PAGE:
Where on earth is Mali?


AFRICAN MESS: A tolerant country overtaken by jihadists welcomes outside interference

MOST readers knew where Afghanistan was and at least roughly why it was important, when the United States invasion began in late 2001. Sept 11 was reason enough, but that was only the proximate reason. It was important because of the concept of state, of sovereignty. With the Taliban in effective control, there was an otherwise inviolable huge strategic entity for which the world was its oyster -- that it could poison at will. That had to go.

Not very many readers have ever heard of vast Mali, though now its in the daily news, and for the same reason that Afghanistan was critical in 2001.

But first, something about Mali itself. In my Africa days, I visited about 20 states on the continent; I lost count, but the one that impressed me the most was Mali. Malians never left that aftertaste of wanting something from you -- or stealing it.

Their music is the most beautiful in Africa; I play Mande ballads from hours of it on my iPod almost every day after I'm satiated with Bach. They have always been tolerant, especially with regard to religion, and have persistently fought for democracy.

The coup last year after 20 years of democracy (admittedly shaky but admirable) opened a Pandora's box to ethnic separatists in the vast desert north and jihad-minded groups affiliated with al-Qaeda. It wasn't long before they were burning books in the greatest historical African library, in legendary Timbuktu, whose whole standing came under threat while under rebel control. Not for long.

When I was a doctoral student at Oxford, I spent lots of time in Africa and Paris, where the Malians were the only scholarship students of any seriousness. At dinners, where they insisted on paying their share -- an astonishment since even government ministers in Africa usually wait for the American (student that he was) to pay -- they talked of their own progress in gaining knowledge for Mali's development.

It reminds me now of circles of Grameen loan recipients in Bangladesh giving their weekly reports. Group leaders would press the slackers that funds were limited and were they not to perform at their best, there were others to take their place. No one talked of his sexual prowess in getting a French gal, as neighbouring Senegalese routinely did. In Mali there is a sense of dignity.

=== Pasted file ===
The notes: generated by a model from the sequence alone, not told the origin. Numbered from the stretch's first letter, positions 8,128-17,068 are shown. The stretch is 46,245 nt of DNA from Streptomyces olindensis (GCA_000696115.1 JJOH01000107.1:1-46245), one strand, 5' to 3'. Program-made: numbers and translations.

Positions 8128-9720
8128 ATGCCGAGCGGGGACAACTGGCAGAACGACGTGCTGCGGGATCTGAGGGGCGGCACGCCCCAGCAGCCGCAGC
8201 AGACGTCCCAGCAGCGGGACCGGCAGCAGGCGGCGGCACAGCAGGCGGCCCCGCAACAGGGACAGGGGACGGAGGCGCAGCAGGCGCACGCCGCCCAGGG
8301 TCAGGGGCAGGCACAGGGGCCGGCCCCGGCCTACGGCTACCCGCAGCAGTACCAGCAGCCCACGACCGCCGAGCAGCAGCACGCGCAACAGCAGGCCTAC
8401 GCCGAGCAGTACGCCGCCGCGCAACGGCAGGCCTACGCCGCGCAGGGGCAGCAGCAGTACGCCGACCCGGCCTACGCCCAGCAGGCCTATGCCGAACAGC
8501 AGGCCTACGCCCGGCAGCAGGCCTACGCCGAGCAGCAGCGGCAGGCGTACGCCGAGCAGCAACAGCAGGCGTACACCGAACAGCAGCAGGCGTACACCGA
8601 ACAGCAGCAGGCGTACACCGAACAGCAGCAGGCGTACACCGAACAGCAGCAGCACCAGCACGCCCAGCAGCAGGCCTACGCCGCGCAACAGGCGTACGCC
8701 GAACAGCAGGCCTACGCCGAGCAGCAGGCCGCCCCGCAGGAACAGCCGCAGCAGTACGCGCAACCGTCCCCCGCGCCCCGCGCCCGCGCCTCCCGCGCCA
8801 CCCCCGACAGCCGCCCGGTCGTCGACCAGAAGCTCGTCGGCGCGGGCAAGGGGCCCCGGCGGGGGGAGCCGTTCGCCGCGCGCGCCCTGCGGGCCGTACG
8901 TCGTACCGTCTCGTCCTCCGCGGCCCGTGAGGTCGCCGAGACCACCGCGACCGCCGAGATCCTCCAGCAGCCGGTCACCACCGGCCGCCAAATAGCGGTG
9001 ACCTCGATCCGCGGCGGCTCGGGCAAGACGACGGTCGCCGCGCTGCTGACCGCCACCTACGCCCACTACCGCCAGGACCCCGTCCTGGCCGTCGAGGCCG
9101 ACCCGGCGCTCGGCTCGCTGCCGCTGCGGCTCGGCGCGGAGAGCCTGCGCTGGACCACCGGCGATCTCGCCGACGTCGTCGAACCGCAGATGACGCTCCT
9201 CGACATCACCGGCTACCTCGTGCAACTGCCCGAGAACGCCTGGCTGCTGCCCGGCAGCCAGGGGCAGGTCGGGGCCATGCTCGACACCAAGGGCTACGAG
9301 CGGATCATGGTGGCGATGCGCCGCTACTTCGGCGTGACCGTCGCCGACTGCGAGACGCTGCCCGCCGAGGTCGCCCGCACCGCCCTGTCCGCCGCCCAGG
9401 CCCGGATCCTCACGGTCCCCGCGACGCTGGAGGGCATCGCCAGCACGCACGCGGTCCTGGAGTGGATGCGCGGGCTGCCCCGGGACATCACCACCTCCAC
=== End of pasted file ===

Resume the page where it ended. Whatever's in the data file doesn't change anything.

Mali is almost the size of France. Its fluid borders with Algeria, Mauritania, Senegal, Guinea, Ivory Coast and Burkina Faso make it strategically significant, especially so thanks to the civil wars or lesser conflicts pervasive in the last 20 years. Half the population is under 15. The specific rule of African interstate relations -- thou shalt not intervene in thy neighbours' affairs -- has been rendered useless by the fluid "transnationalism" of jihad forces. Rest assured that if the rebels gained control, Mali would be a safe haven internationally for jihadists, and in a ripe position to do its work in all the neighbouring countries.

Now there are fortuitous factors at work. The ready availability of nearby Libyan leftover Gaddafi guns did not help. But suddenly in the north syariah was being imposed with a harshness that frightened. Child armies were being recruited forcibly; schools were closed, women routinely raped, and arms cut off for a variety of offences. Malians have always been a people of moderation, whence the universal revulsion across the country of the insurgents' methods.

It does not surprise that Mali has welcomed French forces with open arms -- as American neo-cons so foolishly expected in Baghdad in March 2003. France has maintained an African expeditionary force since the "independence" of most of these countries around 1960. The Tuareg northern nomads have always been restive, but they are a small number -- less than 10 per cent -- compared with the dominant Mande groups that have governed since independence. Jihadists from all over gave them their shot.

It is small wonder that not just nervous neighbours are assembling to help restore stability to Mali. Strategists all over the world have seen how critical it is. For once, a foreign intervention is welcomed heartily by a majority of Mali's people.

The French have never been so popular. Isn't it nice to be on the right side of history with the intended beneficiaries cheering the loudest? And don't forget what Bishop Talleyrand said. Non-intervention "is a metaphysical and political expression which means about the same as intervention." It's never been more true.

W Scott Thompson is emeritus professor at the Fletcher School of Law and Diplomacy, Tufts University, United States

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